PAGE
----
“They also integrated readings from chapters of Odu Ifa such as Akomona or Itaniji to honour the efforts of our ancestors and those who contributed to activities at Ile ljuba. “However, there was a growing realisation that the modern worship of African religion needed to break free from Christian influence and embrace a wholly African approach.

For example, the adaptation of a Bible verse ‘BABA WA TI NBE LORUN KA BOWO FUN ORUKO RE’ (‘Our Father who art in Heaven, hallowed be thy name’) had to reconsidered and replaced with authentic African expressions, such as ‘KI O MA SO BABA WA KI O MA SO IYA WA. This shift was seen as essential to preserve the integrity and authenticity of African religious practices. “Instead, let us invoke the sixteenth Odu to join us and mark our departure from Ile ljuba with a song and verse from Odu Ifa. This will give us a strong Yoruba and African identity.


Another prominent figure in this movement is the patriarch Atanda Orisasona, a powerful Ifa priest, who hails from Oyekomi compound in Osogbo, Osun State, Nigeria. His missionary work was inspired by the intervention of the water spirit; Osun. Osun appeared to him in visions, directing him to deliver messages to the Ifa community. Osun instructed him to rally traditional worshippers to build a fitting temple for Orunmila, her husband. According to Elebuibon, “In the early 1950s, Baba Orisasona, realising he couldn’t undertake this task alone, called upon assistance from colleagues from various towns and villages in Yorubaland.

‘‘Notable figures such as Pa Ade from Egba land, Pa Olawale (father of the late Sakara; music icon S. Aka), Araba Agbeja from Sagamu, Awotunde Ajanaku Árábà of Lagos, Pa Ogunjobi Abéré Ifa from Ode Omu, and others agreed to support Baba Orisasona. Together, they formed a team to construct a fitting temple for Ifa at Oke Itase in Ile Ife, where it all began. “The team included Dosunmu Agee from Ibadan as General Secretary, Gabriel Odunade from Osogbo as Assistant Secretary, and Chief Faniyi Ajani (late Agbongbon awo of Osogbo) as Treasurer.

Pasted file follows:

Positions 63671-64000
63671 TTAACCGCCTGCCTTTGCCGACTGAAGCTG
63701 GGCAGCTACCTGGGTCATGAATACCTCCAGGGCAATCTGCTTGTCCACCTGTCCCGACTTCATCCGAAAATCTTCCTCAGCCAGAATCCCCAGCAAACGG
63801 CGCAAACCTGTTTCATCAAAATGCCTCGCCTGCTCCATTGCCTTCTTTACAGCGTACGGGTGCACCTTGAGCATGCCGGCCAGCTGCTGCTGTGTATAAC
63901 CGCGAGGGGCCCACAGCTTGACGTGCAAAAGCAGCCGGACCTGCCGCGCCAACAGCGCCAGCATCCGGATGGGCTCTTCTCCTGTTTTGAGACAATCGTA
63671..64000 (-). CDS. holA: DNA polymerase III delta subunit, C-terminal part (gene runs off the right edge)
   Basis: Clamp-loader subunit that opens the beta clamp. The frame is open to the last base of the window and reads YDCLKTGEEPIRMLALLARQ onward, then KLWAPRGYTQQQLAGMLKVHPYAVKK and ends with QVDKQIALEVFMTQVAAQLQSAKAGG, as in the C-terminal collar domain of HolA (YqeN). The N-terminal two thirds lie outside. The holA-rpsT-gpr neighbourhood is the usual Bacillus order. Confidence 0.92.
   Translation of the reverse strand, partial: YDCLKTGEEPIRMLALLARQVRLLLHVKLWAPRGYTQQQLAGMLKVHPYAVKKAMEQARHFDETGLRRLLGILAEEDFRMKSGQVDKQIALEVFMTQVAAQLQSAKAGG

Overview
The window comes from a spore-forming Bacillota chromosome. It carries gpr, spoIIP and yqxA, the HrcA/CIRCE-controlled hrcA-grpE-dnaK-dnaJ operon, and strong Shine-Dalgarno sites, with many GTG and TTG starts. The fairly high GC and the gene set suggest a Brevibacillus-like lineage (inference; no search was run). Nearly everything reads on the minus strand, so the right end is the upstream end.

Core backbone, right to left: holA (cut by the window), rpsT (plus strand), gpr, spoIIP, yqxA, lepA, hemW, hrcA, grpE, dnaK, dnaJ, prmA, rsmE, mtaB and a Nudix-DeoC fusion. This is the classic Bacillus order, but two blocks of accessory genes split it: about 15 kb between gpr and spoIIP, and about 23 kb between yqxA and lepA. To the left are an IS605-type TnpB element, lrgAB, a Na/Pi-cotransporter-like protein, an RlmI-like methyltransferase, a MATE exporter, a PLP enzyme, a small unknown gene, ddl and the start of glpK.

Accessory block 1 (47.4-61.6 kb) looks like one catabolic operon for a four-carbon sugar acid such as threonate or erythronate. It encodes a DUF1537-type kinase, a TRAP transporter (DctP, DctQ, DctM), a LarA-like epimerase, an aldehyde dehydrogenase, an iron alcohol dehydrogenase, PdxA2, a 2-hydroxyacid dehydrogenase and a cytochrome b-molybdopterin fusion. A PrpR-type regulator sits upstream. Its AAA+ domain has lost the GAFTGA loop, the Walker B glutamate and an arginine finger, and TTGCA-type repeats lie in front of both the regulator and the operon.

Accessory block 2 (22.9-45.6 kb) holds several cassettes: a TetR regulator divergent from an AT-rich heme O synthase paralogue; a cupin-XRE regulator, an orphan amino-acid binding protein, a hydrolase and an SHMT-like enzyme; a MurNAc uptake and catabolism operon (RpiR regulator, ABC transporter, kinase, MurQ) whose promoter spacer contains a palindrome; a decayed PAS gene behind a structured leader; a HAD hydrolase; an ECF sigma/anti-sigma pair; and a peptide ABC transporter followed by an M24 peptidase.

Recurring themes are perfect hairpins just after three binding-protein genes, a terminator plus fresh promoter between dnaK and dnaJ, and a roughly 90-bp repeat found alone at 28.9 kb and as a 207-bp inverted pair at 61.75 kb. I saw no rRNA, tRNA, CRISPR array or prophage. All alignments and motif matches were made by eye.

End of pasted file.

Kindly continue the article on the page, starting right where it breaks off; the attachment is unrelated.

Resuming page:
The contractor tasked with the construction was Egbaa Ibon. As they travelled from town to town, they held meetings and pooled resources to facilitate the successful construction of the temple at Oke Itase in Ile Ife. “The original location of Ile ljuba Idin-lleke was situated at the king’s market (Oja Oba), where Ogun Olutimeyin resided. Unfortunately, a mosque stands there today. During the reign of Araba Awoyemi Kehinde of Amubiorogun compound in Osogbo, his tenure was long and due to his blessed long life ‘Emi gigunj Aku kangir’ before he passed away.

Araba Ovelade of Awekooko succeeded him. He donated a parcel of land to the Ifa community to build a new ile juba; close to his house. He explained that he didn’t have time to go to the ile ijuba at the king’s market due to his tight schedule, and the Ifa community agreed to build another one on the land he donated. All members of the Ifa community contributed to building the second lle juba which was later demolished to make way for a larger, modern structure to accommodate larger crowds.

In 2014, the house was refurbished to meet modern standards. All thanks to Olodumare, today our youths have executed a magnificent building with their unwavering dedication. Behold the new, and beautiful structure. The once humble ‘lie Olobiripo’ has transformed into the impressive ‘lle Awosifila.’ Elated and over joyous Elebuibon noted, ‘‘today marks a momentous occasion in our community’s history as we gather to inaugurate the new le juba idin ileke. It is with great joy and pride.’’

Demand for recognition

The Osogbo-based Ifa priest, Chief Ifayemi Elebuibon, had demanded recognition for African Traditional Religion, saying such official recognition from the government has been long overdue. Elebuibon spoke in Osogbo at the official unveiling of the N200 million Idin Ileke Temple, a place of worship by traditionalists in the Atelewo Area of Osogbo. Elebuibon said ATR remains the most enduring, a uniting cord binding Africans together long before the advent of other religion on other continents of the world.

According to him, “The federal government must recognise that the African Traditional Religion is our only means of cultural identity. Besides, if it is properly recognised, it can generate revenue in billions of dollars for the country’s economy. “This building is the first of its kind in the country. It is our moderate contribution to traditional religion with a view to enriching our heritage as a people.”

Fund raising

Speaking on behalf of the building committee, Ogundeji Elebuibon, said funds were raised for the project through voluntary donations by the traditionalists in the state and some of their apprentices across the globe. Elebuibon, who served as the Treasurer of the committee further said, “We raised funds for this project through donations by adherents of traditional religion in the state and beyond. We have godchildren all over the globe and they all contributed money and send to us.

“We spent about N200m on this project and the construction work was completed within 22 months.” While speaking on the temple’s significance, he said, “This project is significant. With this kind of place of worship, we won’t lose more members to Western religion. It is important for us to have a place where we can worship Olodumare. It will keep our members together. We have our worship on Saturdays from 10 am to 12 pm.”